Having trouble finding the perfect gift for that overgrown teenybopper on your list? Or are you hankering for a new batch of showtunes? Then check out Deborah Gibson’s Colored Lights, which is in stores now. The latest album from the artist formerly known as Debbie offers up a slew of tunes from musicals past, not to mention the racy selection "Sex" from her forthcoming musical Skirts. Electric youth, indeed. (VN)

P. Diddy
ran the City when he tackled the New York Marathon earlier this year, raising $1 million for New York public schools. Just don’t ask him to do it again. "I lost another toenail last night. I already lost one, and if I lose another one I'm gonna have permanent damage to my feet," the mogul also known as Sean Combs told The Post’s Page Six. "I did it for the kids, and I'm glad I did it, but my feet are hurtin.'" (VN)

Mona Lisa Smile
(Columbia Pictures)
Chick flick version of Dead Poet’s Society, with a free-spirited Berkeley grad taking a post at all-female Wellesley College in the ‘50s, where the women are all trained to grab husbands rather than look for careers.
: Julia Roberts, Julia Stiles, Kirsten Dunst, Maggie Gyllenhaal, Topher Grace (That ‘70s Show), Marcia Gay Harden, Tori Amos
: Mike Newell (Four Weddings and a Funeral, Donnie Brasco)
Thumbs Up
: Plenty of star power and a stylized setting.
Thumbs Down
: Will the cliches outweigh the pro-feminist polemics or vice versa?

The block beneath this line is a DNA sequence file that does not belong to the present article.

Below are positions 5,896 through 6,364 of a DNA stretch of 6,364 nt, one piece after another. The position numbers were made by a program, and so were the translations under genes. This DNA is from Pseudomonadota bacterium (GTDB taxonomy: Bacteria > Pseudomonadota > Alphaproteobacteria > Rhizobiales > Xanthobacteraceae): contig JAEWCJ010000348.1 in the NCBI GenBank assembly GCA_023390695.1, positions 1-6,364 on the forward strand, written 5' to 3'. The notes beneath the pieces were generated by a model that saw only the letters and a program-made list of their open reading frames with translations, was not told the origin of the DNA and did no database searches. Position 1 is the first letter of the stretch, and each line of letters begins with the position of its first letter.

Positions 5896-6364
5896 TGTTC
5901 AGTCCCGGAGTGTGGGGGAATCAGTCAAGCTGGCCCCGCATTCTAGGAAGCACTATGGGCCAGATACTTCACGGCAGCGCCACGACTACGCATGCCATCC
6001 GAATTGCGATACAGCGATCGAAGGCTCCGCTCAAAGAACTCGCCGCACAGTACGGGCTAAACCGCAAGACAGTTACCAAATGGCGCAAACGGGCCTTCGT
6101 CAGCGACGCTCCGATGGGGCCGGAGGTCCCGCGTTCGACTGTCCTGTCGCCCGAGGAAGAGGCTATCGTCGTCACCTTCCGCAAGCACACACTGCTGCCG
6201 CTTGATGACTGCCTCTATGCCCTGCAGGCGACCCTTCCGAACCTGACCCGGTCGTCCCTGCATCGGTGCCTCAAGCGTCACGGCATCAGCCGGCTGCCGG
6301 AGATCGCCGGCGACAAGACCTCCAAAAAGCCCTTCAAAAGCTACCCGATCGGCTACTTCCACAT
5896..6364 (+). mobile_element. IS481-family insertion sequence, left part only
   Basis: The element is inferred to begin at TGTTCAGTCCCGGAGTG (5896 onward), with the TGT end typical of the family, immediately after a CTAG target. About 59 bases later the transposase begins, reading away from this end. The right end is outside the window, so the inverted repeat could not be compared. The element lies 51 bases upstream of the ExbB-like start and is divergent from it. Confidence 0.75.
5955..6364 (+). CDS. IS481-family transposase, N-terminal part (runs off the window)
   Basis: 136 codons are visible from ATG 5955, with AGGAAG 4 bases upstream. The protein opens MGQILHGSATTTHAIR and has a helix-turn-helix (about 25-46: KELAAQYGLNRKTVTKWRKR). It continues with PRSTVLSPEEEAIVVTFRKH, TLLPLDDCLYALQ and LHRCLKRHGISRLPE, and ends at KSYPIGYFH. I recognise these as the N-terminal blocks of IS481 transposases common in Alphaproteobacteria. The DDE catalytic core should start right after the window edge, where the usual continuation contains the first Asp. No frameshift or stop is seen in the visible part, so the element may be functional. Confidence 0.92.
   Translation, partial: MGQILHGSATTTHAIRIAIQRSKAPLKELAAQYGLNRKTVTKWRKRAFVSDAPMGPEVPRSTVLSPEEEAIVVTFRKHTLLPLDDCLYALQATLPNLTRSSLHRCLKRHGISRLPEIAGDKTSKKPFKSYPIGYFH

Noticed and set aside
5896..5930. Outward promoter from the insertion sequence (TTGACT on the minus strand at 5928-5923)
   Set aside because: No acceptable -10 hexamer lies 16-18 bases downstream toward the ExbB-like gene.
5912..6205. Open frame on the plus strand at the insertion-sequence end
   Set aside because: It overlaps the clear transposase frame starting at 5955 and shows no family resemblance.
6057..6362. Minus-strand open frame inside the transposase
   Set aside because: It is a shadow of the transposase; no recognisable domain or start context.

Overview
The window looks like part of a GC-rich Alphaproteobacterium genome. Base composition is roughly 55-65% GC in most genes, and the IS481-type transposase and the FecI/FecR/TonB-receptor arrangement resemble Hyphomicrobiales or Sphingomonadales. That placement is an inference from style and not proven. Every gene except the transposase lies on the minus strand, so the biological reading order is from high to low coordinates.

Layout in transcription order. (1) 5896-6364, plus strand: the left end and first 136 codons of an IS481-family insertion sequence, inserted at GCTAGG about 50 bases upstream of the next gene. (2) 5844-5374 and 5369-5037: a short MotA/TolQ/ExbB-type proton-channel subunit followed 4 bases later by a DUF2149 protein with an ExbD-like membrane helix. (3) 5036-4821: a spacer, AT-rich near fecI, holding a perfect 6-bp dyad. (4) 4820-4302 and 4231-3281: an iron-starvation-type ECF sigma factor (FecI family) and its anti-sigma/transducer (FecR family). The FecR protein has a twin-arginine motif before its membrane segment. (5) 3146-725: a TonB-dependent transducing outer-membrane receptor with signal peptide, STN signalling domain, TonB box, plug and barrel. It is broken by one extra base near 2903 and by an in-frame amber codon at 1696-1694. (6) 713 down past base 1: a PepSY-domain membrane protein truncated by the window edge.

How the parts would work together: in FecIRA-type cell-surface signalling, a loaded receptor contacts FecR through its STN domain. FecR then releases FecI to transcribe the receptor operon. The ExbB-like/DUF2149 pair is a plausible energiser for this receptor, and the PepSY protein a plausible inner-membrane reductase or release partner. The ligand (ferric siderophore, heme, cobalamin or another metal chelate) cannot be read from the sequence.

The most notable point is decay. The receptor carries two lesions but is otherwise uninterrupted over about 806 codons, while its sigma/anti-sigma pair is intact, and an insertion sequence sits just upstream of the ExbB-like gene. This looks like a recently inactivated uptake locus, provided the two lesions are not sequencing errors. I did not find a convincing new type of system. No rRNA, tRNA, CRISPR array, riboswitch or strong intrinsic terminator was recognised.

: Sony Soundtrax album features Seal, Celine Dion, Tori Amos, Elton John, Macy Gray, Chris Isaak, Mandy Moore, Alison Krauss, Kelly Rowland, Lisa Stansfield, Barbra Streisand and Rachel Portman.
: www.sonypictures.com/movies/monalisasmile offers plot synopsis, previews, trailers, downloads and email updates.

House of Sand and Fog (DreamWorks)
Based on the Oprah Winfrey Book Club novel by Andre Dubus III about an alcoholic woman who loses her house in a foreclosure after a bureaucratic snafu. When it ends up being bought by an exiled Iranian air force colonel who sees the property as a dream home for his family, she fights to get it back.
: Ben Kingsley, Jennifer Connelly, Ron Eldard, Shohreh Aghdashloo
Commercial director Vadim Perelman makes his feature debut.
Thumbs Up
: Plenty of year-end accolades, including a Best Actor Globe nod for Kingsley and Best Supporting Actress nod from New York Film Critics Circle for Aghdashloo.
Thumbs Down
: Supposedly dark, intense and tough to take.
: Varese Sarabande album features James Horner score.
: www.dreamworks.com/houseofsandandfog/ has cast and crew information, trailers, downloads, etc.

Calendar Girls (Touchstone Pictures)